Learn how to measure by weight and boost your baking game with these bakery-style pumpkin pie spice oatmeal cookies with chocolate chunks and pecans!
This post contains links to my Amazon Storefront. This means, if you complete a purchase using my link, I can earn a small commission at no extra cost to you. This helps keep the blog running. Thanks for supporting Ditch the Recipe!
Tis’ the season for all things pumpkin and I’m throwing one more cookie your way. Plus, showing you how to get more organized and boost your confidence with baking! These bakery-style pumpkin pie spice oatmeal cookies are insanely HUGE and insanely DELISH. They’re chewy with ooey-gooey chocolate and have a slightly crunchy exterior from the oats. The pecans add a sweet nuttiness, and the pumpkin pie spice lends that nice, warm fall flavor we’re all obsessed with. Or maybe it’s just me.
It seems like every fall I put out a new pumpkin cookie recipe without even realizing it. Last year was Gluten-free pumpkin white chocolate chip macadamia nut cookies and the year before, my faaav (v gluten heavy) Pumpkin brown butter white chocolate chunk cookies. Oh, also these Chewy pumpkin ginger cookies in 2016. OK, it’s just me.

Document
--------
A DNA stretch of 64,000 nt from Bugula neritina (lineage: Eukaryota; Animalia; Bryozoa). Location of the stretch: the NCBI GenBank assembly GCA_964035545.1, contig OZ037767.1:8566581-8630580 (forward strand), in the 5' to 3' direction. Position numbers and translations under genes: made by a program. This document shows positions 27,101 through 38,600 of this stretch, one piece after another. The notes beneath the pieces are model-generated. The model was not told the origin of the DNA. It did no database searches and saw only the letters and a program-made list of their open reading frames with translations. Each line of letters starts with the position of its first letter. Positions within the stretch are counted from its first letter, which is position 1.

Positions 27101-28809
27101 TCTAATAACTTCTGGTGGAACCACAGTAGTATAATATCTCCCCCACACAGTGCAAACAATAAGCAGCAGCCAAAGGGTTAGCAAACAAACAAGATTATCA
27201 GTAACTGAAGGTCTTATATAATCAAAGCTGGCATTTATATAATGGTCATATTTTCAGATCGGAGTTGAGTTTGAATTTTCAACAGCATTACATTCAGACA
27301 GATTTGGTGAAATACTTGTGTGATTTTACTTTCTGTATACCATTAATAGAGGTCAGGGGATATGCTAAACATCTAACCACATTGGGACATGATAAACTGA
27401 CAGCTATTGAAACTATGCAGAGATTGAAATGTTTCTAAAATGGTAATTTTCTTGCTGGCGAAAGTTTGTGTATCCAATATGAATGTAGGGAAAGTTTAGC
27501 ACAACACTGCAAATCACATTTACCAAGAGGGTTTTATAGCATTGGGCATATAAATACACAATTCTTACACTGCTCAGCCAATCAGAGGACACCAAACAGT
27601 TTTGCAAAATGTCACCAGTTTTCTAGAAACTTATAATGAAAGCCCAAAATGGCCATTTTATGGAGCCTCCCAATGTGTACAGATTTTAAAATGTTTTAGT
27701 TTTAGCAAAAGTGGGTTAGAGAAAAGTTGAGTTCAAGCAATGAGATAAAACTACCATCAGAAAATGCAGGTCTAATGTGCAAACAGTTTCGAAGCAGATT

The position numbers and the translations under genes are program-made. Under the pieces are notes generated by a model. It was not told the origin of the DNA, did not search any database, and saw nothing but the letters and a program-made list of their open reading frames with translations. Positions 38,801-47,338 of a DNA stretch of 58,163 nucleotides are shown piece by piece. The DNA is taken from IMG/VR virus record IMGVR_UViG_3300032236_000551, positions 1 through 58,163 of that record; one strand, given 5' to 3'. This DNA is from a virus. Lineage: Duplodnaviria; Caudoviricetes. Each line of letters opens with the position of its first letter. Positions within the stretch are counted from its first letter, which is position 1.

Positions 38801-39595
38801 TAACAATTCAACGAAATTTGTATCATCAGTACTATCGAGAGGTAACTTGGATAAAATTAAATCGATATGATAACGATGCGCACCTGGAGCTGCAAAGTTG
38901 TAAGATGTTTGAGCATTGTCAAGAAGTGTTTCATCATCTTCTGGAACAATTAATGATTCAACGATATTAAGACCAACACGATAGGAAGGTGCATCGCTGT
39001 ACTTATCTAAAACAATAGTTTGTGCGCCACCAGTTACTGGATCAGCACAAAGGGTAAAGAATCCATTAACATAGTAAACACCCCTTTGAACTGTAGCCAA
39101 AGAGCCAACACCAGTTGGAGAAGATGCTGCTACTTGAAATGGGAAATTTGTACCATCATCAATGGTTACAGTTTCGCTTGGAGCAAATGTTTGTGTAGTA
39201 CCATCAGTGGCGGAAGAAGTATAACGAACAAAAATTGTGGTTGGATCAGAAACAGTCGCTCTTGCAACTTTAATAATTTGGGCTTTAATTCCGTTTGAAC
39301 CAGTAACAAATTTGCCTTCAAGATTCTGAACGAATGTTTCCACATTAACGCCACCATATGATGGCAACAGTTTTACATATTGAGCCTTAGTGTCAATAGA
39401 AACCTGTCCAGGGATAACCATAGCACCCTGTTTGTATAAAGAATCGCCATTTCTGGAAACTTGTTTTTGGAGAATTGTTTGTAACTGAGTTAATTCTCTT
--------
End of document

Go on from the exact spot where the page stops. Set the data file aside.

How I ditched the recipe: Oatmeal cookie edition
The original recipe was for classic oatmeal raisin cookies, but I had to (pumpkin) spice things up a bit! I don’t LOVE raisins—plus, I’ve been craving the oatmeal chocolate chip pecan cookies from the Overland, where I worked in LA, so I knew I wanted to incorporate those flavors. P.S. If you ever get an oatmeal cookie from the Overland, ask them to warm it up. It’s essential.
I wasn’t initially planning to make these a fall treat (or even put them on the blog)—it was kind of a happy accident. I ran out of cinnamon while making the cookies and wanted to substitute something similar. My choices at home were clove, nutmeg, allspice, ginger, or pumpkin pie spice. I went for pumpkin pie spice because it includes all the other spices, plus cinnamon! Win.